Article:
Now, this new information comes to light as Rudy Giuliani is fighting the search warrants that were executed on his home and office. This filing was made public today by Parnas' attorney because he wants to obtain details about any of those materials that were seized in any of these searches that relate to Parnas -- Erica, Alisyn.

CAMEROTA: Kara Scannell, thank you very much. Nothing like those faulty redactions to help get a clearer picture.


CAMEROTA: Thank you.

HILL: Yes, there is that.

Could it be new evidence of a cover-up? Why key pieces of body camera footage in the death of Ronald Greene were not reported to police. We're going to speak with the family's lawyer, who is calling for arrests and accountability.



CAMEROTA: Right now, George Floyd's family is meeting with President Biden, as we mark one year since he was murdered by police.

There's a push on Capitol Hill to pass a bipartisan police reform bill in his name.

Our next guest is Tera Brown. She is George Floyd's cousin and the director of the George Floyd Foundation.

Tera, great to see you.

TERA BROWN, COUSIN OF GEORGE FLOYD: Hi. Thank you for having me.

CAMEROTA: Thanks for being here.

What does today mean for you and your family?

BROWN: Obviously, we're still heartbroken.

Today is a day that it marks the anniversary of his passing. And so, you know, there's no way of avoiding that this is a tremendous loss for us. As much as it's a loss for us, we do understand that it's -- we want to celebrate the life that he lived and focus on just making sure that there is -- we build on the legacy that we want to honor him with.


I read, Tera, that you had always prided yourself, or I guess considered yourself the protector and nurturer of the family. And I can imagine that today and this year has been hard for somebody who couldn't protect the family from all of this pain.

BROWN: That is so true. That has always been my role. And so I do have -- you know, I may have said before that I just have so much guilt about really just not being there or not being able to save him.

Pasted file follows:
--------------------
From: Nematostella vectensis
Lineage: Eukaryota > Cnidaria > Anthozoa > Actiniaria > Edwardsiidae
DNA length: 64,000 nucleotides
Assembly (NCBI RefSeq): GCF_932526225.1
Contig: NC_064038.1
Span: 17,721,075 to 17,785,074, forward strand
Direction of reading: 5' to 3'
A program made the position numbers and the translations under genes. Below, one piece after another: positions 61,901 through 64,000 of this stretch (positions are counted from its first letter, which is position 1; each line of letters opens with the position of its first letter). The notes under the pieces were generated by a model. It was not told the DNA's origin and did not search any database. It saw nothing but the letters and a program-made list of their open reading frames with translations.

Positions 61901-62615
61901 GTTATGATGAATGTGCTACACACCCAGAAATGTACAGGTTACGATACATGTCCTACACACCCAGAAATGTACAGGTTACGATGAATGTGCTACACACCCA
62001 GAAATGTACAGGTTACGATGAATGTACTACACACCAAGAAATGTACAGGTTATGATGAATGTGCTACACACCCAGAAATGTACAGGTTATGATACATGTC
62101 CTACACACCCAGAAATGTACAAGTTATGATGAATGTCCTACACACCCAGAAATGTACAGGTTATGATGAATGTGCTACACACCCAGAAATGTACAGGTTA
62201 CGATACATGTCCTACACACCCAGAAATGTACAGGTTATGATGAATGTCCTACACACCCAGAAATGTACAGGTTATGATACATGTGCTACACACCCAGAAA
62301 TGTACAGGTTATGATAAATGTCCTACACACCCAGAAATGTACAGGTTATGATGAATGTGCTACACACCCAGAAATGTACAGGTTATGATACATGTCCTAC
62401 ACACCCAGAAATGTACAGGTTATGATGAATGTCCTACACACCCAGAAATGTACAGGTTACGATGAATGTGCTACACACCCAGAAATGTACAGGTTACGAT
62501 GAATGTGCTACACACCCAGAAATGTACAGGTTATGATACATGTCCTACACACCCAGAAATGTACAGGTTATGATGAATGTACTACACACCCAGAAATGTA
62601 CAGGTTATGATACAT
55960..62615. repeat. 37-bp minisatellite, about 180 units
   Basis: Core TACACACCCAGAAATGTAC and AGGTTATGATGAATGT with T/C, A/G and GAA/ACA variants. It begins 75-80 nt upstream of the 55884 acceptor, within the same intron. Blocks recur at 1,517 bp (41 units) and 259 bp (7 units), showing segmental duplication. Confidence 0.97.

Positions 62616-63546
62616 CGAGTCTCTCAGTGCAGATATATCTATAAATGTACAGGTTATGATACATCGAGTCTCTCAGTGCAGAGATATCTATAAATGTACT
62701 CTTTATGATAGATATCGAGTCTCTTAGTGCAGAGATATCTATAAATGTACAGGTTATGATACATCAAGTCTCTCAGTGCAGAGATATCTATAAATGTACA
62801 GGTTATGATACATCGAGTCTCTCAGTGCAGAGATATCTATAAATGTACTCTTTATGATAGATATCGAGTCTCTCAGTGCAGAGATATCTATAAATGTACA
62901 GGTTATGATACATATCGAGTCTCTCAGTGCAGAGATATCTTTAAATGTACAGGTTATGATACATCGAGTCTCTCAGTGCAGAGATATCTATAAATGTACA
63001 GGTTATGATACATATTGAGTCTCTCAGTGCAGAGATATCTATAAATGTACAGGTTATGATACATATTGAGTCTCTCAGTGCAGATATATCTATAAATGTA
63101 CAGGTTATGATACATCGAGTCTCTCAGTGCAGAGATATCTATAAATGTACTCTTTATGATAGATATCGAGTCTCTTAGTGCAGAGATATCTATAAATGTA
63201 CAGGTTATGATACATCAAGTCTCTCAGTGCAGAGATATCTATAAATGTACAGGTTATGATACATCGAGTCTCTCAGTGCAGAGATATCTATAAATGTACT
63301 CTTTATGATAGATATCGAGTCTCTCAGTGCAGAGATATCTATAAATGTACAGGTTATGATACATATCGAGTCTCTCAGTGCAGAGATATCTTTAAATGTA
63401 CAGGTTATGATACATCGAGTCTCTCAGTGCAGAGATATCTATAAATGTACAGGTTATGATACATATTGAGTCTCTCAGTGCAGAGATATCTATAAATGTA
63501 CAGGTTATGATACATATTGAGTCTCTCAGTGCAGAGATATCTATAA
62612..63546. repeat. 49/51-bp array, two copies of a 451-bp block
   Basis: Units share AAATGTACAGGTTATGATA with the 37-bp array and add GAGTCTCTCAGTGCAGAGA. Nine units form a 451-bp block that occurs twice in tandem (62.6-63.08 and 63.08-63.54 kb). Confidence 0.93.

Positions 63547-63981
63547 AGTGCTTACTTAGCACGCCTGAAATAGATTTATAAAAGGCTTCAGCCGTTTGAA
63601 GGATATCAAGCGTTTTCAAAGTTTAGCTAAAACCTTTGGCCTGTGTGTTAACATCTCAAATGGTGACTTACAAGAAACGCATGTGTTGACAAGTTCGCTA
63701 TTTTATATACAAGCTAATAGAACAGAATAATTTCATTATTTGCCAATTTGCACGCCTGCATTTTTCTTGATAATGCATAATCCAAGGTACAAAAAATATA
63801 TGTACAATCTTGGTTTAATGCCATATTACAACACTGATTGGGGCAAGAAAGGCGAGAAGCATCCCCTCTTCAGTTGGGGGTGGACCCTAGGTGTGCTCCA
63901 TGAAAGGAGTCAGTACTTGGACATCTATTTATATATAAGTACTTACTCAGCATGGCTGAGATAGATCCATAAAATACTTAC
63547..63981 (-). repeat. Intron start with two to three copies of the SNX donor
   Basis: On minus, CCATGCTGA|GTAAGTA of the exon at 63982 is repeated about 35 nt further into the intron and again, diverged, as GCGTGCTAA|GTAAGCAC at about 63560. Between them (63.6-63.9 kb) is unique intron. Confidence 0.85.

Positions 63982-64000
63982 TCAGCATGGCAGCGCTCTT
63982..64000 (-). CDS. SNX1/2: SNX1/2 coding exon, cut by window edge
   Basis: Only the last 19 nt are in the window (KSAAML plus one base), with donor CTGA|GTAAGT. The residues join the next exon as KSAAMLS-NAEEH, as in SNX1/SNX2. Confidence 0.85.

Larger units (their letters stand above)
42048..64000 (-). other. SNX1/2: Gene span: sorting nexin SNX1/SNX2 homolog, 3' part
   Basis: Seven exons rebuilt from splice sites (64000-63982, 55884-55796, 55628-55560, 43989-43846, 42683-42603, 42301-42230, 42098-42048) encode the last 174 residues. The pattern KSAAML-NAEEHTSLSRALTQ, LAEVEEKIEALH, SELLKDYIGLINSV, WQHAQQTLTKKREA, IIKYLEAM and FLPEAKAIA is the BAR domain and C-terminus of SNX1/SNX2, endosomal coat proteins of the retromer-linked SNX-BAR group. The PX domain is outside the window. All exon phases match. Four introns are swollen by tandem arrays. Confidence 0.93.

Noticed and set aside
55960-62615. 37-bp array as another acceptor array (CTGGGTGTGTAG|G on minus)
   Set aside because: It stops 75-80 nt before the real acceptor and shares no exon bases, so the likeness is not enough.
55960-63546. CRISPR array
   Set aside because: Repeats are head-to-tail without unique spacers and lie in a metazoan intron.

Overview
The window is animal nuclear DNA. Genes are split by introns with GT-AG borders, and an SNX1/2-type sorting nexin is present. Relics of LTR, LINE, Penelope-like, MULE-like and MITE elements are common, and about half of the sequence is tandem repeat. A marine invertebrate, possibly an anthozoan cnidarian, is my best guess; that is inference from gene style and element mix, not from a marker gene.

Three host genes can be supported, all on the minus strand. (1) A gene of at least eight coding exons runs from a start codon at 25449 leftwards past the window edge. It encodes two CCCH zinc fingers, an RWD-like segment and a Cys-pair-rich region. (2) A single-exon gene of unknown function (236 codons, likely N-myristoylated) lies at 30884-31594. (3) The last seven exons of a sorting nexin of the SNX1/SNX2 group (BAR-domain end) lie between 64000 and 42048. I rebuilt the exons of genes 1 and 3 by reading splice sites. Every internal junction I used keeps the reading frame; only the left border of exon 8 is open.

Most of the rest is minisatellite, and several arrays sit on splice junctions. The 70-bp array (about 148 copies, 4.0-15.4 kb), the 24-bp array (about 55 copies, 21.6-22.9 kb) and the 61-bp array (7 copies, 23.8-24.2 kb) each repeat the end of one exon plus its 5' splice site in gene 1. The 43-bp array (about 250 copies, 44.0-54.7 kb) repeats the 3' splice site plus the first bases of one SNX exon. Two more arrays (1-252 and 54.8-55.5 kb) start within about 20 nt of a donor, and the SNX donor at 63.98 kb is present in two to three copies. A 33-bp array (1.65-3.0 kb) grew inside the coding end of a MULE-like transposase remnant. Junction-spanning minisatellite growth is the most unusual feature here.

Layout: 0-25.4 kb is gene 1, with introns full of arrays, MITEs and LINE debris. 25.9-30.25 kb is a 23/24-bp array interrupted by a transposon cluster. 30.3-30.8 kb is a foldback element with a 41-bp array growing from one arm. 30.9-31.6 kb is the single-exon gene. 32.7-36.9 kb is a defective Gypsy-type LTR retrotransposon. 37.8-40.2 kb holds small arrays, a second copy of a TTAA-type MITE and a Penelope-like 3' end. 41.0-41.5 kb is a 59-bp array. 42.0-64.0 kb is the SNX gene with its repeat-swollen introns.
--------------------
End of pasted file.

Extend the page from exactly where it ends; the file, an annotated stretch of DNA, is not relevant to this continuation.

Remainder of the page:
And so that is why it's just so important to me, that, you know, we can't get him back. We know we will never get him back, but we can do things as far as policy and legislation and getting those changes that will save lives, save the lives of others.

CAMEROTA: And, Tera, what's happening with George's daughter, Gianna, his young daughter that we all remember seeing? How is she?

BROWN: Gianna is doing well.

She's surrounded by people who love her and support her and care for her. And so, as much as we can, we want to shield her from the inevitable pain that she will probably some day feel. But, right now, she's happy and just doing as well as she can. She understands some things, but she's 7, so we just try to protect her as much as we can.


CAMEROTA: I mean, we all remember that sweet statement that she made just days after her father was killed.

Let's just play another minute of that.




FLOYD: Daddy changed the world.

UNIDENTIFIED MALE: Daddy changed the world.


CAMEROTA: I mean, that was just days after he was killed, and she said, "Daddy changed the world."

And so, a year later, there have been a lot of changes. I mean, from where you sit, what has been the biggest thing to come out of George Floyd's death?

BROWN: Well, I have to say, Gianna, my goodness, that is -- that moves me every time I hear her say that, because I honestly know that she believes that.